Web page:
Lady Banks' Yellow Rose
"The world is sadly sick, they say,
And plagued by woe & pain.
But look! How looms my garden gay,
With blooms in golden reign!"
-Robert William Service
Rosa banksiae 'Lutea' or Lady Banks' Yellow Rose is a thornless rose which produces small round double-blossoms that look like pompoms. In our garden, in some years, the blossoms fill the branches in May & peter out in early June. In other years they are in full bloom in April, & petering out before the end of May.
We trained a Banks' Yellow to the arbor at the side-entry to the house. As this rose grows rampantly, by its fourth year it had reached roof; in its first year it only reached the top of the arbor. When we first planted it it was already gorgeous as a six-foot-tall upright shrub, almost free-standing even if it hadn't had the arbor.
In warmer climates than Zone 8, it can be wildly aggressive & partially evergreen, but it is slightly more restrained & entirely deciduous on Puget Sound.
But "more restrained" still means it'll climb 20 feet pretty easily & grow thicker each year if not regularly cut back. It requires a very sturdy structure when it is being trained to a trellis or arbor.
It is resistant to all the diseases to which fancy hybrid roses are subject. And except for pruning to restrict spread, it requires no care. We even avoid watering ours, the rain is more than sufficient.
This traditional thornless rose is unfortunately being displaced in peoples' hearts (& gardens) by the thousands of gigantic showy roses. Yet this species has been in cultivation since 1796, the yellow double arriving in English gardens only a little later.
That it is nearly unscented & does not rebloom after spring limits its appeal to the majority of modern rose fanciers. But as for myself, being no big rose fancier per se, I find most roses are just nasty blackberry vines with gaudy blooms affixed always making huge demands upon the gardener, who has to be a real fuss-budget to give them the amount of attention they require. By contrast, for my tastes, Lady Banks' Yellow Rose is maximumly appealing.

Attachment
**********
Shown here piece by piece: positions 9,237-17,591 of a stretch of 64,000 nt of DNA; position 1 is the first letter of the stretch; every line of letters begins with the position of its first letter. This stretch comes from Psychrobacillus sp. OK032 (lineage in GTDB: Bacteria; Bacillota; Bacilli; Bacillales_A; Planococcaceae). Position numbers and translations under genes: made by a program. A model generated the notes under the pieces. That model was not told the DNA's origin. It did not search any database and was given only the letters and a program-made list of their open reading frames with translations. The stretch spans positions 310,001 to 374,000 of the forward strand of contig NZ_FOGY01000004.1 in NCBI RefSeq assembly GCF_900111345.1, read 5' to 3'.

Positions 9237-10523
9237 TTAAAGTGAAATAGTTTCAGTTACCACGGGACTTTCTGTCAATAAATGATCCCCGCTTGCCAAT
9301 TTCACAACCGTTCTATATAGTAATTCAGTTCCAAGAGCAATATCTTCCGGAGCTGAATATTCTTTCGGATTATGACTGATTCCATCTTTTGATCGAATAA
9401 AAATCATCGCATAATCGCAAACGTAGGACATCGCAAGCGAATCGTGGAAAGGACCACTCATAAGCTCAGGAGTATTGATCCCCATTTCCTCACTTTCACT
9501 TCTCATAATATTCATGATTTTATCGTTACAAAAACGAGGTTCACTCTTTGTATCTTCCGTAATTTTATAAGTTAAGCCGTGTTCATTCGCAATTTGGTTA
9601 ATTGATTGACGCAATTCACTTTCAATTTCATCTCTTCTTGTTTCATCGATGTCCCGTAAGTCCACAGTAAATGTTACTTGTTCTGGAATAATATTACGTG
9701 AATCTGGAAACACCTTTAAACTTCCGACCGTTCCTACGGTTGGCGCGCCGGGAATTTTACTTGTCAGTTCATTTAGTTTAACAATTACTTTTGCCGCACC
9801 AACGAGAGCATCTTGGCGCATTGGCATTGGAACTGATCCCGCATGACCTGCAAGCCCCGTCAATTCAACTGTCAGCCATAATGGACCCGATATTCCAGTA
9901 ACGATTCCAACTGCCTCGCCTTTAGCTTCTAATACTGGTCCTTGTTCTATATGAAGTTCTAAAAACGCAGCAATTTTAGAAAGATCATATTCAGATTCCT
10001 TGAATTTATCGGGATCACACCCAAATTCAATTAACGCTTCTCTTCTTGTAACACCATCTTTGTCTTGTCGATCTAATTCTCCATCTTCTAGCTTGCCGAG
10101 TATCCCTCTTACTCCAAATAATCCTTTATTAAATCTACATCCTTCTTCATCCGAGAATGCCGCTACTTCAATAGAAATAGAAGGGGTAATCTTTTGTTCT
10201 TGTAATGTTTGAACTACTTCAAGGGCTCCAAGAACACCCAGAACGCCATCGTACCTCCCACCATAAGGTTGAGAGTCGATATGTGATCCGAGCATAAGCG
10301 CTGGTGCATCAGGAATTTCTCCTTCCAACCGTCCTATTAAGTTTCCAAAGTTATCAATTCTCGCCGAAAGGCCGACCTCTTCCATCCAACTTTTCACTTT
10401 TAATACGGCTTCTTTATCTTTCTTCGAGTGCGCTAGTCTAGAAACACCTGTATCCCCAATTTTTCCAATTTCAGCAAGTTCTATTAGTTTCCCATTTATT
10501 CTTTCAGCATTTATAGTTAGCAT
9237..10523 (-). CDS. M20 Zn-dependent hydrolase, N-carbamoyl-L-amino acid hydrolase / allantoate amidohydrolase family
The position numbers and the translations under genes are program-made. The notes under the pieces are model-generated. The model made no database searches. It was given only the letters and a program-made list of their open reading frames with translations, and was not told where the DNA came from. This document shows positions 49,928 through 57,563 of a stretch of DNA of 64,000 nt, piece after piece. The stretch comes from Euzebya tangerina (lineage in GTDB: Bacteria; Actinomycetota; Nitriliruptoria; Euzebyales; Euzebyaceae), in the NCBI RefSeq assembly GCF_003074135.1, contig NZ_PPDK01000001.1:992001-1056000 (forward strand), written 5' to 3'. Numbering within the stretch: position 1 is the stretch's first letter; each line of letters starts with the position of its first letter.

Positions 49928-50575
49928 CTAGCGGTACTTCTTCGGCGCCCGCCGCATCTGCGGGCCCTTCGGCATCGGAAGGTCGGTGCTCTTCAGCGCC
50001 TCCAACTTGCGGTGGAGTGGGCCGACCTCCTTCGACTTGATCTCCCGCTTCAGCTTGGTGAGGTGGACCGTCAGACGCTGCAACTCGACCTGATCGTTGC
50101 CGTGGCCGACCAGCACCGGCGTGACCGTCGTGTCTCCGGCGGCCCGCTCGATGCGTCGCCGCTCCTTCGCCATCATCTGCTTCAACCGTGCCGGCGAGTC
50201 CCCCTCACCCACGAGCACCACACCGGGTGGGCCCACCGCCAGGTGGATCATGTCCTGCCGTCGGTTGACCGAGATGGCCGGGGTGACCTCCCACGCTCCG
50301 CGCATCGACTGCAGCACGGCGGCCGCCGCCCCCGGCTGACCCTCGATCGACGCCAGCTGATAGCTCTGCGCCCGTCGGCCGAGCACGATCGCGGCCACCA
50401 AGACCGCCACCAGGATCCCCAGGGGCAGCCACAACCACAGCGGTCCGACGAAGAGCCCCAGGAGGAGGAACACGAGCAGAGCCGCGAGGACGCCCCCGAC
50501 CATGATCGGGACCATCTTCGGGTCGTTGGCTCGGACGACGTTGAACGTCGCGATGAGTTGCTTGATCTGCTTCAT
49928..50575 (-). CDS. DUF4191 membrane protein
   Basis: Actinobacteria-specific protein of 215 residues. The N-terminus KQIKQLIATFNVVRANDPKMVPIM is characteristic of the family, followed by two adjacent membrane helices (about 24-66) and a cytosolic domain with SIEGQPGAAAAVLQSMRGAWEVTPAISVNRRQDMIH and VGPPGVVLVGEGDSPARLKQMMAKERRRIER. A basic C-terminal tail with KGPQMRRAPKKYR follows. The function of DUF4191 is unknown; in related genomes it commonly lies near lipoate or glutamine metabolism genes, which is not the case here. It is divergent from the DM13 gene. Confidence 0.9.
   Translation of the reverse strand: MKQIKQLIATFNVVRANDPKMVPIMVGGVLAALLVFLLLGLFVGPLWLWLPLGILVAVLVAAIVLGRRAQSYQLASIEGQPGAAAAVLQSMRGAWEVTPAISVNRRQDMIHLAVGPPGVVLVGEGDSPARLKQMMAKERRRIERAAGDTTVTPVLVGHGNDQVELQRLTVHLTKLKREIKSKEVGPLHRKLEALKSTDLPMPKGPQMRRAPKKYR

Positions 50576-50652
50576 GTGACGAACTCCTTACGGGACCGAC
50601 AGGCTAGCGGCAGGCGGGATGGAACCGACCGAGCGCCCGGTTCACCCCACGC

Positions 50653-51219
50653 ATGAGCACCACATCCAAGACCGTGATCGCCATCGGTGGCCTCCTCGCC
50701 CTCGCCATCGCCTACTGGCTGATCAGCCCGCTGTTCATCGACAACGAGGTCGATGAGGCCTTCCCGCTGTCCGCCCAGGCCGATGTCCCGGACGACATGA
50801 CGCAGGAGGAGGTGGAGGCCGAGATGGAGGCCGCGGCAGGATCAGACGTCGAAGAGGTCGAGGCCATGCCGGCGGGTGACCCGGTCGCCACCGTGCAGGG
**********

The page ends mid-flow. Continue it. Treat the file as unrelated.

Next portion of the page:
The white single R. banksiae normalis is believed to be the original wild form. The white double form, R. banksiae banksia, was the first to be widely grown in English gardens. Liking the yellow so much, I briefly considered trying to find a place in the garden for a white Banks rose as well, but the white one does have thorns.
It was discovered by Sir Joseph Banks (1743-1820) who named it in honor of his bride. The engraving here at the right is of Sir Joseph. At the left, an engraving of Dorothea, Lady Banks, named for St. Dorothea, She of the Flower Basket.
That Banks roses can get big if permitted to go rampant is an understatement. I saw a photo of a yellow Banks that had heaped itself up over the whole roof of a mansion. Plus The Guinness Book of World Records identifies a specimen of the double-white Banks named "The Tombstone Rose" as the single largest rose in the whole world. Located near Tombstone, Arizona, it covers 8,000 square feet. This record-holder was planted in 1855 by a homesick bride.
The double-yellow has been gardened since at least 1824. It is best grown where its enthusiastic vigor need not be too restrained. It needs a lot of sun & not much watering, & is forgiving of most soil conditions other than dampness. It blooms on second & third year wood; whenever it is being pruned for size, the oldest dead wood should be cut foremost.
copyright © by Paghat the Ratgirl
portrait of Lady Banks courtesy of
Deirdre Peters at Cofer's Home & Garden Showplace
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